I am logical and smart enough to get that, but $8000 is still an OMG number for me.  I cannot wait until we have both mortgages paid off, but we’ll still be operating at $6500 a month, which is still above what I’ve grown used to…owning two homes just naturally comes with two sets of expenses.  We do make more than we spend, so we aren’t looking into debt solutions or anything, but I was very used to living on $3000-$3500 a month.  I’ll get my head wrapped around the new numbers eventually.  It’s just new.  Rental income helps soften the money blow, lol.  🙂

How are you tackling your resolutions this year?  Any big ones on the hit list for 2013?



FYI:  I worked at a dead end cubicle job from 2005-2011 for about $30,000 a year.  I went self-employed in July 2011 and make between $80,000-$100,000 through blogging, a rental home, and professional pet sitting.  If you’d like to start your own site (link to my free step-by-step guide), I highly suggest checking out Bluehost (my referral link with a nice discount for you).  I even have all of my favorite tools on a resource page - I hope they help you too. This all gives me the time to be with my aging family members, the flexibility to stay close with my friends and family, and it should help if we finally get pregnant too!  Please contact me any time at budgetingfunstuff*at*gmail*dot*com with questions or just to brainstorm! I’d love to help!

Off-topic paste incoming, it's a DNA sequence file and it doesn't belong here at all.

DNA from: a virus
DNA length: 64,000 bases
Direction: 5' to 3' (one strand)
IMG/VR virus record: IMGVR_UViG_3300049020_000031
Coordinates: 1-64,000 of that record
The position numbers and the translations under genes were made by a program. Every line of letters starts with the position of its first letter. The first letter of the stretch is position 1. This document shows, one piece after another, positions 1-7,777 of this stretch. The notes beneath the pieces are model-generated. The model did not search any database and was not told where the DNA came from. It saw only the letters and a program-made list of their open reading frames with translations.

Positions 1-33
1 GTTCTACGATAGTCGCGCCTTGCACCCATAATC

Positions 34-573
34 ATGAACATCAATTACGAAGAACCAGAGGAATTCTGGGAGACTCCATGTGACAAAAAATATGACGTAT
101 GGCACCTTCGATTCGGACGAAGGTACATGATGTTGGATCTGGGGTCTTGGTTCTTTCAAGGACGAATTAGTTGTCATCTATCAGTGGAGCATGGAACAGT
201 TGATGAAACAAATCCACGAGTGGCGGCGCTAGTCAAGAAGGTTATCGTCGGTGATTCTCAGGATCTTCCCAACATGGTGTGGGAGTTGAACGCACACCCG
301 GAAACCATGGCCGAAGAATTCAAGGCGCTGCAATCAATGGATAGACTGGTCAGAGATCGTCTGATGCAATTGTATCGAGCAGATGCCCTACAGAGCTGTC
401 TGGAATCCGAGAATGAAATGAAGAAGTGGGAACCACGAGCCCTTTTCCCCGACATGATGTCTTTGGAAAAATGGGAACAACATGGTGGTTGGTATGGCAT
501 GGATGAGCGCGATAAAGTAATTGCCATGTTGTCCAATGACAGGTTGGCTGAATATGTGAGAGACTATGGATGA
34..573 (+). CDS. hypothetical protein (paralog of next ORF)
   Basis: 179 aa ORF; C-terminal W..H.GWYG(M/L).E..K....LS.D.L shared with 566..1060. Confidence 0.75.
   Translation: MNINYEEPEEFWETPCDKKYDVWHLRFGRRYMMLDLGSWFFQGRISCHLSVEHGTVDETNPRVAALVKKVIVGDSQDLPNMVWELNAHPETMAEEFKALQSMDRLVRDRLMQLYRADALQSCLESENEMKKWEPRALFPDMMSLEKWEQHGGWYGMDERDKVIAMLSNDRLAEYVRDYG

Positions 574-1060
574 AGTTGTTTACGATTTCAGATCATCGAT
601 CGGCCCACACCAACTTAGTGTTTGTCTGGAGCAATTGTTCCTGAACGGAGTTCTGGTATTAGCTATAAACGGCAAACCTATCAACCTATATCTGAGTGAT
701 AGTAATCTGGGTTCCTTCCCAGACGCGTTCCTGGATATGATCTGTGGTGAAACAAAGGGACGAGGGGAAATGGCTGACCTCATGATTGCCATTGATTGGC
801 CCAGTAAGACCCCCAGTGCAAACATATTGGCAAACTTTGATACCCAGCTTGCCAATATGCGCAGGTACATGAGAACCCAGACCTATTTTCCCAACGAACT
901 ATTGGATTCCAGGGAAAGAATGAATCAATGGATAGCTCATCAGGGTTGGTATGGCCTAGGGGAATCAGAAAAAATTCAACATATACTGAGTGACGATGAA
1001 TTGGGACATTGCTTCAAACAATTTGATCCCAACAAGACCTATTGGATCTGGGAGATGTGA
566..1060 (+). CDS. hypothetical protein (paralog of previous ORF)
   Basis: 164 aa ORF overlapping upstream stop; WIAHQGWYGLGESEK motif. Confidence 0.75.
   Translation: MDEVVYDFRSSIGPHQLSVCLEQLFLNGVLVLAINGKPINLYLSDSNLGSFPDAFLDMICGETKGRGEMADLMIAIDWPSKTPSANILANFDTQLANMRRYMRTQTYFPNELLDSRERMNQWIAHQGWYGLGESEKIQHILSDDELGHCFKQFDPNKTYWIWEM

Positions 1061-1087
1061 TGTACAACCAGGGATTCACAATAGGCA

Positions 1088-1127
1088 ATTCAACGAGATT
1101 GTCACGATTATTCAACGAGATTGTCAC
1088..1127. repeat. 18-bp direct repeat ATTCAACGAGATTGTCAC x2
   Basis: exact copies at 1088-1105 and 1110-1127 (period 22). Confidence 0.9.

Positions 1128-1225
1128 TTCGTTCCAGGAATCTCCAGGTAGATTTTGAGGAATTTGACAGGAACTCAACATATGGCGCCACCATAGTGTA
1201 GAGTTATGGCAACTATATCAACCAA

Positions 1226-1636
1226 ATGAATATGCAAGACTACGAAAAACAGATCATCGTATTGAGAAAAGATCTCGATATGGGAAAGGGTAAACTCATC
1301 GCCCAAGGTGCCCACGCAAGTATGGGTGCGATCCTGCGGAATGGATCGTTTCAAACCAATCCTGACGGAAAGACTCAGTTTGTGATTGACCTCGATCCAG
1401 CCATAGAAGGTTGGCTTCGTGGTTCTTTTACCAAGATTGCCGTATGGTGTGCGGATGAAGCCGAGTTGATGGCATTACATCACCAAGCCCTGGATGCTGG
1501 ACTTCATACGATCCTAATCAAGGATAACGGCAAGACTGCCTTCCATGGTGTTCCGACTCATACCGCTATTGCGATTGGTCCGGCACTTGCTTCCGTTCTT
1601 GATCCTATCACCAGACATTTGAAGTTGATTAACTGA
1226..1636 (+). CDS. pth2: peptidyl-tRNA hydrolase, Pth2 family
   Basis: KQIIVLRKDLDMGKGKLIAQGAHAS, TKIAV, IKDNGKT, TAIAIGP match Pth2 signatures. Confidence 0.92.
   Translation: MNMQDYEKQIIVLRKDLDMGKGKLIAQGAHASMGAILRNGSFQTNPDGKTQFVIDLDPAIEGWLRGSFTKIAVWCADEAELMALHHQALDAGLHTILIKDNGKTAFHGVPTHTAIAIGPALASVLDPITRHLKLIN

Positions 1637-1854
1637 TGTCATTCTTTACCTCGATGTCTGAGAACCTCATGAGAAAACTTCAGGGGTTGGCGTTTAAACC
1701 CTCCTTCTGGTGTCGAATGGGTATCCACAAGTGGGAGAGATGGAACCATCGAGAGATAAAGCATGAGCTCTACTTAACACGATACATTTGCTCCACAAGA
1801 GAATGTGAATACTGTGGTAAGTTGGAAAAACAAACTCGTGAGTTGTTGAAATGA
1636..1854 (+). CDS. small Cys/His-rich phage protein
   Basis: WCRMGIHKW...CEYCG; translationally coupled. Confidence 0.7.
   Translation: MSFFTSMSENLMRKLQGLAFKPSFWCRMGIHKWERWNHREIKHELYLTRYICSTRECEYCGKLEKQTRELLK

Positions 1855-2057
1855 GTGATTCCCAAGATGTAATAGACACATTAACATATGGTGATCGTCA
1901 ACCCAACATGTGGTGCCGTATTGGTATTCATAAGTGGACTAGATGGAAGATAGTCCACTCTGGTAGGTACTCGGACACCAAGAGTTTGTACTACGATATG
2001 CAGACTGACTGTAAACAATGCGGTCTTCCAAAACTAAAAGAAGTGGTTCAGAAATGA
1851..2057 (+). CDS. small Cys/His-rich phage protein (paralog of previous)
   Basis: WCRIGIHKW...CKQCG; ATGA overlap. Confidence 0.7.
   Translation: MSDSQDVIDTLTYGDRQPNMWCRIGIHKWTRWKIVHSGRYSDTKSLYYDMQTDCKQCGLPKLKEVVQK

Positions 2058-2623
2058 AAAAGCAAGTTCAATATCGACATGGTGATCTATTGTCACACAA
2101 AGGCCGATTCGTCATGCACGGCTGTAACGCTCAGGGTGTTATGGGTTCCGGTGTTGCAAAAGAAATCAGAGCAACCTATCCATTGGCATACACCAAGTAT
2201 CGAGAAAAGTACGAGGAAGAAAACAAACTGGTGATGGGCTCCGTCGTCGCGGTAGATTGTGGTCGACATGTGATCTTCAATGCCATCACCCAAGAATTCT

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20 thoughts on “Prioritization for the Win! Now to Save Like Hell…

  1. Not having a mortgage does indeed feel good. I know! 🙂 🙂 🙂 I am cheering you on – virtually – as you hit your next two goals.

  2. I have three big goals this year: Pay off all credit card & medical debt by April 30 (EEK), get our emergency savings up to at least $2000 by June 30 (DOUBLE EEK… yes, we’re sort of starting over), and test out of 4 classes (saving me approximately $5000 in educational expenses and shaving off a few months to graduation).

    Two happy dances in the new year thus far – we paid off our first credit card two weeks ago and I caught my husband applying for a job… without me nagging! 🙂

  3. That’s a BIG goal, but it looks like you are ready for it! I have a slightly smaller goal to find $25K to put towards debt payment, on top or $10K normal payments. Like your mortgage it is not bad debt but I am just tired of seeing it there. Good luck!